Pickings are getting slimmer and slimmer every week folks, even as Netflix continuously rotates films in its streaming library. There just doesn’t seem to be a lot to choose from – not as much as I’d like anyway.
But hopefully, at least 1 of this week’s 5 will entertain you over the weekend.
As usual… These aren’t necessarily recommendations. Consider the list more of an FYI – films we’ve talked about on this site, at one time or another, that are now streaming on Netflix, that you might want to check out and see for yourselves.
Without further ado, here’s this week’s list of 5:
1 – First, The Limits Of Control; Jim Jarmusch’s take on the hitman genre, as only Jim Jarmusch can, for whatever that’s worth. If you’ve seen enough Jarmusch films, you’ll know what I mean.
The thin story, in short, follows a mysterious loner (Isaach De Bankolé) who arrives in Spain with instructions to meet various strangers – each one a part of his dangerous mission.
With a film like this, I think it’s natural for an audience to instinctively search the screen for some sub-surface meaning and understanding. What does it all mean? Is this an existentialist tale, full of questions, few answers, and Kafka-esque dilemmas? Or is there really nothing underneath, and, essentially, what you see and hear on screen is all there really is?
It’s Jim Jarmusch. Not Michael Bay. Keep that in mind as you watch.
The film features an all-star international cast that includes Gael García Bernal, John Hurt, Tilda Swinton, Bill Murray, and Alex Descas.
Here’s its trailer:
2 – A few years before he played the trash-talking womanizer, Jay, in Judd Apatow’s 2005 box office hit, The 40 Year Old Virgin, and even more years before he romanced Meagan Good in Think Like A Man, Romany Malco – the American-born Trinidadian, once a member of hip-hop group, College Boyz, whose big break came when he starred as MC Hammer in a VH1 telepic – co-starred in a low-budget, indie comedy flick, alongside Paul Rudd, called The Chateau, about 2 American brothers Graham and Allen Granville (Rudd & Malco, who’s character is adopted), who learn that they have inherited a chateau in France, courtesy of their great uncle who recently died.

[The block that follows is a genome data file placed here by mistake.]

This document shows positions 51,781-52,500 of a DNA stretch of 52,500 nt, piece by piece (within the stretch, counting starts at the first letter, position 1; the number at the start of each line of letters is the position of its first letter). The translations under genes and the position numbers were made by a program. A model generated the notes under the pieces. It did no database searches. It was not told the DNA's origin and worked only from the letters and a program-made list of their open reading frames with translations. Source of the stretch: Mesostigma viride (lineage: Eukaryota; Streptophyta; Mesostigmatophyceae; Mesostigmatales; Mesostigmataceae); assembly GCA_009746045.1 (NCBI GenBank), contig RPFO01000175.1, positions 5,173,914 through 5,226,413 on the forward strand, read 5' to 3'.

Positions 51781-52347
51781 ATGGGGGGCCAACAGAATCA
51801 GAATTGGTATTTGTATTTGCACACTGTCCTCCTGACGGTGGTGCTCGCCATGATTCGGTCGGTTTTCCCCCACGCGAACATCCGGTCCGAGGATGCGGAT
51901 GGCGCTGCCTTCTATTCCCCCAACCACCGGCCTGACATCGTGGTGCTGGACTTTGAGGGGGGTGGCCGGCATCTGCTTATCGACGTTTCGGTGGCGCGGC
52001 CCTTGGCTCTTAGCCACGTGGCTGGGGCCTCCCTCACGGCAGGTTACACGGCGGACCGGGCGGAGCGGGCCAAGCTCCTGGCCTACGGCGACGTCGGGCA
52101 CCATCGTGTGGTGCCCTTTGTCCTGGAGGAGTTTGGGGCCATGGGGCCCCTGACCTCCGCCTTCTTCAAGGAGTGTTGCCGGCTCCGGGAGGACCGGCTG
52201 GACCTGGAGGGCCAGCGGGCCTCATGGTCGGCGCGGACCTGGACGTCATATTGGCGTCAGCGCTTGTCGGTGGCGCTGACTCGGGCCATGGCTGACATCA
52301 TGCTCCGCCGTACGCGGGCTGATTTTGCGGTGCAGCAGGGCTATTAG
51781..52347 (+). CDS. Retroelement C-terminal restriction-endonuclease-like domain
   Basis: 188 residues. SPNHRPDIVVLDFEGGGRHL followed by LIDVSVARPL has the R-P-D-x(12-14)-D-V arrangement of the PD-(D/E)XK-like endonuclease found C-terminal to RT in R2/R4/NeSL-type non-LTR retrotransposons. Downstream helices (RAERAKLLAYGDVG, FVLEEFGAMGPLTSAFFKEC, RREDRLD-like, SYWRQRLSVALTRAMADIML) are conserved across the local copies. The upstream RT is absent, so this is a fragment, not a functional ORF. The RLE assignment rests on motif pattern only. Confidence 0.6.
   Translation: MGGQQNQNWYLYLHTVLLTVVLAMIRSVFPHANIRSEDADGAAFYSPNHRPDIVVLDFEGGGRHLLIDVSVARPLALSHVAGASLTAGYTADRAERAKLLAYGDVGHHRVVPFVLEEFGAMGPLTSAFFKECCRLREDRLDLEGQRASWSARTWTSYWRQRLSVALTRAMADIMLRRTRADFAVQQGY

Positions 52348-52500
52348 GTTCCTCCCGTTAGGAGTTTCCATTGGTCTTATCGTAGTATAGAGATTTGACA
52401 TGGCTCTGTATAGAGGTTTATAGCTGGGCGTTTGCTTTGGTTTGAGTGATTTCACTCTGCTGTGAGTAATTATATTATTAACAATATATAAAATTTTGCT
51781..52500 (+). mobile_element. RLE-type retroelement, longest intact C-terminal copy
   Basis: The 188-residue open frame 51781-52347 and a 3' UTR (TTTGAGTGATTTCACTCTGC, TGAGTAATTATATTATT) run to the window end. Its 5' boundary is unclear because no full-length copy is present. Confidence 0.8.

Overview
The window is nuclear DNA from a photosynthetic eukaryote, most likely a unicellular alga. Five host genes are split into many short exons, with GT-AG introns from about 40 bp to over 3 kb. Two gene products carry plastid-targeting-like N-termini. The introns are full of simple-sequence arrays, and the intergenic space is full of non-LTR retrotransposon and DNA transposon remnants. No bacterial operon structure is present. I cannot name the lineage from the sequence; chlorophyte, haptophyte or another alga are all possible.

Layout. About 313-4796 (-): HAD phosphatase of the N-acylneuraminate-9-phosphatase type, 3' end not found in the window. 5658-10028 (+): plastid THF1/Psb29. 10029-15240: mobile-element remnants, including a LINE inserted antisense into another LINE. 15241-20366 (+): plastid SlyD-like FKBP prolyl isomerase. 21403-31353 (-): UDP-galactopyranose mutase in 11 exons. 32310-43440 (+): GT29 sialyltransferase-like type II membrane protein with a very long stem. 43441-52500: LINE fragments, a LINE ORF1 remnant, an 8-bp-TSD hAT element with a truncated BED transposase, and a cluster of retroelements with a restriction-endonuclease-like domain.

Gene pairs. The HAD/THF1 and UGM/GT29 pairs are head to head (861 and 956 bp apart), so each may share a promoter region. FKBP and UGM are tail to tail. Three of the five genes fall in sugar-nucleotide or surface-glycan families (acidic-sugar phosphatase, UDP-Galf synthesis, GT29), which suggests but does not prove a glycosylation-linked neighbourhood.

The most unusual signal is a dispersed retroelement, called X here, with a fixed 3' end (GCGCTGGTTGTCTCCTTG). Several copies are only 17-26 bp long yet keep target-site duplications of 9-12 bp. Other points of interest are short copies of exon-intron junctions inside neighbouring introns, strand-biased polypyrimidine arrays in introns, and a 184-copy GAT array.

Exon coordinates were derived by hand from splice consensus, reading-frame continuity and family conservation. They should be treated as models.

They travel to France to claim their inheritance, but, of course, very little goes as planned, as they are ill-equipped to communicate with the chateau’s staff – a property that’s burdened with debt, forcing the brothers to find a buyer for it, leaving a bewildered staff resorting to desperate measures to prevent them from selling the place.
It’s actually a decent indie comedy; My understanding is that there really was no script, meaning much of it was improvised, and it was shot relatively cheaply and quickly, with a handheld digital camcorder (before DV became all-the-rage), evident in the film’s “noisy” images, making it seem almost documentary-like.